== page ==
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Hall Director Testimonials

Andrew Nash
When I was job searching, I had no experience in residence life. My GA position was in student activities, advising students and planning big events. Fortunately, the Hall Director position at TCU allows me the opportunity to use these strengths as an advisor for the Hall Crew Association! This partnership with TCU Student Activities allows me to work every day with a group of volunteer students that love planning programs and events. I have developed my advising and programming skills in this part of my job, and I’ve also become a better supervisor to my RAs because of it.

Chelsea Tirrel
My graduate assistantship was in Student Leadership and Community Engagement. In holding that position, I was responsible for developing and facilitating curriculum around leadership development, programming to address critical leadership capacities and engaged service learning, and creating experiences that empowered students to be active local and global citizens. As you can imagine, that isn’t exactly parallel to housing and residence life, but many of those aspects translate into the work I do here at TCU! For example, each staff meeting I work to develop a particular leadership capacity for my RAs. Whether that’s understanding group dynamics or gauging where they are on the leadership identity scale, they have the opportunity to actually see how they’re being change agents in their roles. As for Community Engagement, I created a collateral experience for my RA staff where someone is responsible for organizing service efforts that residents can participate in. I’ve also worked to create a partnership with the Office for Community Engagement which, once fleshed out, would allow residence halls to actively address community needs in the Fort Worth area. As we explore and deepen that relationship, HRL will have the ability to really live out its philosophy of community renewal.

Kaitlin Page
My journey to becoming a Hall Director is not the traditional path. It’s been filled with lots of twists and turns that have provided me with a spectacular frame of reference for this sometimes challenging position. When I graduated from Coastal Carolina University I thought I knew exactly what I wanted to do. After getting experience in that field I quickly changed my mind. I was fortunate to get a job working for my alma mater in Athletics Marketing. I started pursuing my master’s degree online through Charleston Southern University. Since I wasn’t sure what I wanted to do I chose a degree that was general enough to provide me with skills for many areas. I now have a Master’s of Arts in Organizational Leadership. Once I decided on the field of student affairs I started to seek experiences in my position in athletics that would provide me with skills that would be transferable. Working with student athletes and supervising marketing student workers provided me with an opportunity to practice leadership theories I was learning about in my classes. This process allowed me to discover what I wanted my leadership style to be. This has transferred in to the way that I supervise my staff and how I interact with my residents. Coming from a field outside of Student Affairs has given me an incredible opportunity to connect with students in ways I wouldn’t have been able to otherwise.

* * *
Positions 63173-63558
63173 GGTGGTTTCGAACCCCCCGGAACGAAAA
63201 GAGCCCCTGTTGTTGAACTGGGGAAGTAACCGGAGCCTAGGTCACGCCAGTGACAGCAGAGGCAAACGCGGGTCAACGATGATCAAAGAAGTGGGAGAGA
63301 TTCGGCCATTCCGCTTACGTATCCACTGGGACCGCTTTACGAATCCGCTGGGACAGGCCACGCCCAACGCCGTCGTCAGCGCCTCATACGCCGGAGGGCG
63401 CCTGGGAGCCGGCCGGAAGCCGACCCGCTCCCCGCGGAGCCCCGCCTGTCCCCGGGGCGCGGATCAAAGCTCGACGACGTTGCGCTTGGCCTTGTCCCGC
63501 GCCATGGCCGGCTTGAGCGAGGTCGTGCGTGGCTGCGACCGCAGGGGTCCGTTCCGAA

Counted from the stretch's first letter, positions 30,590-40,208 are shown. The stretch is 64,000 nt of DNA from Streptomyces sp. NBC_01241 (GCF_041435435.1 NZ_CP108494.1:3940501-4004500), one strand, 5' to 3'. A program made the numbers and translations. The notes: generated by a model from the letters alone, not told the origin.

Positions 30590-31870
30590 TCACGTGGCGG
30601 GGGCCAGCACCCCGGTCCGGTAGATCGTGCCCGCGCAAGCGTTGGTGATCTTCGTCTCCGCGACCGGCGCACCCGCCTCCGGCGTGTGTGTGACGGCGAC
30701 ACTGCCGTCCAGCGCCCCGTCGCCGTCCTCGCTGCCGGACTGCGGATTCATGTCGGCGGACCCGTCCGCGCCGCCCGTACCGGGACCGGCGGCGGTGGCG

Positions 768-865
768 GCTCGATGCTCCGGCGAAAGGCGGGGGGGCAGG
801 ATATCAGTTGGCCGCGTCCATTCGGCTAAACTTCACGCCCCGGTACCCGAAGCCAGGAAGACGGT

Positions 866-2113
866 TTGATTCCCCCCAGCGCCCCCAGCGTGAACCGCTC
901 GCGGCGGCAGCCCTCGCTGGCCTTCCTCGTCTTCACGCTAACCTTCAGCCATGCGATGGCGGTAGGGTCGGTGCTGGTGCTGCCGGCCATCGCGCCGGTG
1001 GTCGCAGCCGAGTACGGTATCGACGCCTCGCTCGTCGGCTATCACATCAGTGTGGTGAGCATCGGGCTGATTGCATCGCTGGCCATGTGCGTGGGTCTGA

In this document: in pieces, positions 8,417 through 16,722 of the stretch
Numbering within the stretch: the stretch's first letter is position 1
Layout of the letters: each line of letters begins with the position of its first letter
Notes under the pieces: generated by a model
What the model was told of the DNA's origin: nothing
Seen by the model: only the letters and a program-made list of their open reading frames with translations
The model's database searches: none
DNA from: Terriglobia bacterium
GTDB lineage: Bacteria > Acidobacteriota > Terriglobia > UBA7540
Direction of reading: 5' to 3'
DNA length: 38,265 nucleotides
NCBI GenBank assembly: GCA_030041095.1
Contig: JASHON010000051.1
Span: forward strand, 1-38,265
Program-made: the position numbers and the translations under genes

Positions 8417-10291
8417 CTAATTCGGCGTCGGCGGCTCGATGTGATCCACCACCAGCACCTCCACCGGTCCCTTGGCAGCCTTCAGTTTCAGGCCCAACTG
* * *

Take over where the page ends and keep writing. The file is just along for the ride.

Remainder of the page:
Jen Sepulveda
My graduate assistantship was in the office of New Student Orientation and Enrollment. In my role my primary responsibilities included overseeing evening programs during our two day orientation, assisting with Orientation Leader training, Orientation enrollment, and creating a mentorship program for first generation students. I have a strong passion for first generation college students and did my graduate research in that area. I was afforded a great opportunity to use that research to start something that would benefit that population at my university. Through that experience, along with my experience in my internships, I was able to gain some transferable skills that I use in my current role today! Planning evening programs was like planning giant “all hall” events. Training orientation leaders in customer service and the value of getting to know people on a personal level is the same type of training that we provide for our RAs here at TCU. Understanding the numbers of registration is similar to running the administrative work behind the scenes of a residential community. You always have to be in the know about where people are and how to get them through certain systems. Managing and planning logistics of people, timing, and places is very similar to running a housing move in day. Many collaborations with campus departments to make sure our parents and students have the best experience possible! My work with First2Go (our first generation mentorship program) allowed me to build relationships with faculty and staff across the university and understanding their function in the university. Those skills helped me be more comfortable with reaching out to campus partners within my role. As relational as TCU is, collaborating with campus partners is in our day to day role. Understanding how their department serves our residents and understanding how we can both benefit the resident is of the upmost importance. A great example of this has been working closely with our first year experience department here at TCU. I am able to collaborate with their office to serve as the housing liaison with some of the projects that take residential staff involvement or residential space for programs that are put on by their department. I am also been able to work within a first year community during my time at TCU. This experience has brought me much joy as I know first year students have always been a passion of mine.